Canoe and Kayak Trails – Everglades National Park is the third largest in the lower 48 states. Throughout the park there are many opportunities to explore the natural beauty of this park on your own or rented canoes and kayaks. Some of the canoe and kayak areas include Flamingo, Nine Mile Pond, Hell’s Bay, and Gulf Coast areas.

Guided Tours – Ranger – led programs available vary during our two seasons – “Wet SeasonMay – November and “Dry Season” December – April.  The pleasant weather in our dry season, brings with it an increase in our visitors and ranger led programs.  Some programs are still available during our wet season.  For current schedules and updated information on programs exploring the wonders of Everglades National Park through walks, talks, canoes, kayaks or bicycles, please contact the main park number directly at (305-242-7700).

In addition to ranger-led activities, there are other ways to enjoy a guided tour through the park. Concession boat captains narrate boat tours along the mangrove coast at both Flamingo and the Gulf Coast, and Tram Tour naturalists guide your explorations of the Shark Valley Slough.

  • Shark Valley Tram Tours – Guided two-hour narrated tram tours are offered along a fifteen-mile loop into the “River of Grass”.  Tours depart from the benches and provide a great opportunity to see wildlife and learn about the Freshwater ecosystem. Reservations are strongly recommended during the dry, winter season when Everglades National Park is at its busiest. For information, please call (305) 221-8455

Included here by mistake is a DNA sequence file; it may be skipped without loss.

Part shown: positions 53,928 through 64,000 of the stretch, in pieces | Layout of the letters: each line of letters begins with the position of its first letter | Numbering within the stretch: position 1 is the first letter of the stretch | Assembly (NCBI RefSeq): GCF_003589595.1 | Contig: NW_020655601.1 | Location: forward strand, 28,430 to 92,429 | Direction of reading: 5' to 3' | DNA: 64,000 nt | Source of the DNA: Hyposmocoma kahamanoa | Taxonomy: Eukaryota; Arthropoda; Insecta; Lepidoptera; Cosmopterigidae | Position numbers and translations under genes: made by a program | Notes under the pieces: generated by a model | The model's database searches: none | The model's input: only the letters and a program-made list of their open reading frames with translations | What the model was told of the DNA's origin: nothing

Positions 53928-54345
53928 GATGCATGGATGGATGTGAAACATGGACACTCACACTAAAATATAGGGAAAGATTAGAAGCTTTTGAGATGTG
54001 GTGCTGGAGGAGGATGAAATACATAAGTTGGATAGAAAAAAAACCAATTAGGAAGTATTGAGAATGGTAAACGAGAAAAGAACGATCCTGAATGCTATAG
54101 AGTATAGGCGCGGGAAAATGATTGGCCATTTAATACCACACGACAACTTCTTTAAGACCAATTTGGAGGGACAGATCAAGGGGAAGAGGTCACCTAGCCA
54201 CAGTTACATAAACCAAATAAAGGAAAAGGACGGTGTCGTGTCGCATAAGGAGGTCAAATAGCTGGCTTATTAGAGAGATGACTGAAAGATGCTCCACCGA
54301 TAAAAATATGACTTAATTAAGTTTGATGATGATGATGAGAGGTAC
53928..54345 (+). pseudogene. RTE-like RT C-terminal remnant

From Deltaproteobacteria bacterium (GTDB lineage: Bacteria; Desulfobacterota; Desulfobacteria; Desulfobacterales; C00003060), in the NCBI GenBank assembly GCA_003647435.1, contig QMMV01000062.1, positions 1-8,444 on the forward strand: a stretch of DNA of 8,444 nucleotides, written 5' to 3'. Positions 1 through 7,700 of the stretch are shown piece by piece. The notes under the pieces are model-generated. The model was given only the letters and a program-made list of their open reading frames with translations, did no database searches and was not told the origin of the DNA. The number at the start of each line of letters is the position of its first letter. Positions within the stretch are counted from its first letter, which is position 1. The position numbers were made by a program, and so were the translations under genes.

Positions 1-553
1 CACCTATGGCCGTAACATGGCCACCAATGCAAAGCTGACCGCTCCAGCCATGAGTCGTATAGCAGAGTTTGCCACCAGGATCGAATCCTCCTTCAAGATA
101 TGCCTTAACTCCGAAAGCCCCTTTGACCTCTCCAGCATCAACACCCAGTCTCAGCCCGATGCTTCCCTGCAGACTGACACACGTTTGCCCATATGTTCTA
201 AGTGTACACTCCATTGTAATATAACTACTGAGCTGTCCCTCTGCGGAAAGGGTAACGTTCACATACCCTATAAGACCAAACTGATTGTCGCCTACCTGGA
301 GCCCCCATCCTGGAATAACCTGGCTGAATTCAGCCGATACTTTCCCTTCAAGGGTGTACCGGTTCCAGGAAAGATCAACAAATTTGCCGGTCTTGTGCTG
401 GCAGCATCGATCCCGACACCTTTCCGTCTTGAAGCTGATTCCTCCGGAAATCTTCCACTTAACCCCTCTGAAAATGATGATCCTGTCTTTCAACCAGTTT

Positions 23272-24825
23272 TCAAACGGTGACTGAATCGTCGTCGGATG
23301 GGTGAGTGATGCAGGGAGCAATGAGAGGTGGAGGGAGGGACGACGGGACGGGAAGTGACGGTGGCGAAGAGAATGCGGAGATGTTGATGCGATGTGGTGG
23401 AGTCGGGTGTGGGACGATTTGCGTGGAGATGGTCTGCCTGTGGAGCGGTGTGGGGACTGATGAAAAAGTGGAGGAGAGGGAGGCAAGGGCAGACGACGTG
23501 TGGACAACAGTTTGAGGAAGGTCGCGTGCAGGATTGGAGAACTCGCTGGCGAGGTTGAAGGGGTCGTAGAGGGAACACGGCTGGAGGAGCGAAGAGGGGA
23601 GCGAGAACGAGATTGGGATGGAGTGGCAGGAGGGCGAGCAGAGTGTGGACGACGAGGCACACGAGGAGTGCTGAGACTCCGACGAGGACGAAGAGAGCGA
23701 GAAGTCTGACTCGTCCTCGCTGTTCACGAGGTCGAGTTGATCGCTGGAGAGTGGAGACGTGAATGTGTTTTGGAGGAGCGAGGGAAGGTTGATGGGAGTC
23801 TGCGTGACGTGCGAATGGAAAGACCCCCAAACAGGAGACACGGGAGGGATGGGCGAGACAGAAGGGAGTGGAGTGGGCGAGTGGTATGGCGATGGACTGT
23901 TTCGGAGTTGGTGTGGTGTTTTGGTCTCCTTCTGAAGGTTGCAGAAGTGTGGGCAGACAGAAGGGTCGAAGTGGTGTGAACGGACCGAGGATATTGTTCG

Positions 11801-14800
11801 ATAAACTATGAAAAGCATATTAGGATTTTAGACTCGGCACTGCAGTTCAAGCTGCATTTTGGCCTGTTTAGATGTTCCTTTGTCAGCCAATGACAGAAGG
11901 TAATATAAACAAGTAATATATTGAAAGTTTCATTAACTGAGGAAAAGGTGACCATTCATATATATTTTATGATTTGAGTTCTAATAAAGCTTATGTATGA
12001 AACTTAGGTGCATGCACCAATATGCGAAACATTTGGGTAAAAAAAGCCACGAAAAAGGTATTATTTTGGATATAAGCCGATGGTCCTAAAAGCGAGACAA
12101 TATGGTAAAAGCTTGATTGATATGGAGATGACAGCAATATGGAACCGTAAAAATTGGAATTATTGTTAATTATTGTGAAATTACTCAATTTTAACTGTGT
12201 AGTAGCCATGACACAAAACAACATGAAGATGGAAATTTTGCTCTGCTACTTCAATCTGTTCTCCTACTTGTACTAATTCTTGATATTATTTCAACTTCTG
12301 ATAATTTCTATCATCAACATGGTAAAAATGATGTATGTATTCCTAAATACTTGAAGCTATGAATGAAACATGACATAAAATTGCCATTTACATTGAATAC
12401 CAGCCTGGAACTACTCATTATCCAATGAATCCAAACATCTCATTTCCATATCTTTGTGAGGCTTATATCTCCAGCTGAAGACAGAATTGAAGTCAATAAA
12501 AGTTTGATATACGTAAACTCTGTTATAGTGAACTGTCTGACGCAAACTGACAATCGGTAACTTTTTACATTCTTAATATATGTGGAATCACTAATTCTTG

• Everglades National Park Boat Tours – The Gulf Coast boat tour of the Ten-Thousand Islands departs from the Gulf Coast Marina area. Tours operate everyday, year-round. For information, call (239) 695 2591
  • Everglades National Park Boat Tours II, Inc.- The Flamingo area boat tour explores the Whitewater Bay backcountry north of Florida Bay. The marina at Flamingo is open. Limited services are available including marina shop, rentals (canoe, kayak, skiff, bicycle) and fuel.  For information, call (239) 695-3101

Visitor Centers

Everglades National Park covers 1.5 million acres, so there are a number of options when visiting the park.  Everglades City offers a visitor center and boat tours and rentals, Shark Valley has Tram tours, bike tours, and great biking on your own, Homestead is the main entrance to the park with a 38 mile park road to Flamingo with many different hiking, canoeing, and biking options along the way.